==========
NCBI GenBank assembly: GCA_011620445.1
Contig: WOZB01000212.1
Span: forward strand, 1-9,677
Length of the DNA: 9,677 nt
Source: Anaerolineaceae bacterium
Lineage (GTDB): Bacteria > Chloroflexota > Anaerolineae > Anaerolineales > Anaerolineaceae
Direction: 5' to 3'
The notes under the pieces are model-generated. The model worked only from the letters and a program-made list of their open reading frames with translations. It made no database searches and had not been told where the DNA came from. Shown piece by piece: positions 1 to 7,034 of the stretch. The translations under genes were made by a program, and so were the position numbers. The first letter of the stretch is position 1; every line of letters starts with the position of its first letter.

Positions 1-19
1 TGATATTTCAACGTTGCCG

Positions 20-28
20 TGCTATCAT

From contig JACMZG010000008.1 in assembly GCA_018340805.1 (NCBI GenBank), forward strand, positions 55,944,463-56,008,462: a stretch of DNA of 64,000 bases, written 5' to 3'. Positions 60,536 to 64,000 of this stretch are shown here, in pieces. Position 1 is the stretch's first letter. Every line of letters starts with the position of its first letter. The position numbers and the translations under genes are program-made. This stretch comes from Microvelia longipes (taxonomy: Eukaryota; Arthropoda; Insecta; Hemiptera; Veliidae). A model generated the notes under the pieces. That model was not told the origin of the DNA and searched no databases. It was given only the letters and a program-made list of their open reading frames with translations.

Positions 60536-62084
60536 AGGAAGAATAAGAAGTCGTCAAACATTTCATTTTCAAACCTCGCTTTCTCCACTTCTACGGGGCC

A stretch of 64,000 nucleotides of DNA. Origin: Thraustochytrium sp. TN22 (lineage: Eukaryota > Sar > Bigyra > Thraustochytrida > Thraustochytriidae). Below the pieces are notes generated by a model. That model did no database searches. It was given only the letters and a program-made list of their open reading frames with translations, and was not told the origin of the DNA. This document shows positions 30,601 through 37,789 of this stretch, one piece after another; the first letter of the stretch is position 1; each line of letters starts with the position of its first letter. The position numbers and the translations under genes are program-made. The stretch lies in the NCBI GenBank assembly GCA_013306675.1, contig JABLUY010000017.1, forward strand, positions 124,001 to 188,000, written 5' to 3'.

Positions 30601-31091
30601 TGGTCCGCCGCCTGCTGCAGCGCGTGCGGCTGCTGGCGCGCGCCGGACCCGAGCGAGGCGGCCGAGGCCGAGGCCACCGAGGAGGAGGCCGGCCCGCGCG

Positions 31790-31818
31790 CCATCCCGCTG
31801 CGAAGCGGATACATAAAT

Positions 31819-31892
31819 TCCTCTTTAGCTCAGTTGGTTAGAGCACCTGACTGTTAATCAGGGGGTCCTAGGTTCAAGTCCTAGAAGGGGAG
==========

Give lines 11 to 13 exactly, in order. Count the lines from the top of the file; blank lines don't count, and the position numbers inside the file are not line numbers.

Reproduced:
Positions 20-28
20 TGCTATCAT

From contig JACMZG010000008.1 in assembly GCA_018340805.1 (NCBI GenBank), forward strand, positions 55,944,463-56,008,462: a stretch of DNA of 64,000 bases, written 5' to 3'. Positions 60,536 to 64,000 of this stretch are shown here, in pieces. Position 1 is the stretch's first letter. Every line of letters starts with the position of its first letter. The position numbers and the translations under genes are program-made. This stretch comes from Microvelia longipes (taxonomy: Eukaryota; Arthropoda; Insecta; Hemiptera; Veliidae). A model generated the notes under the pieces. That model was not told the origin of the DNA and searched no databases. It was given only the letters and a program-made list of their open reading frames with translations.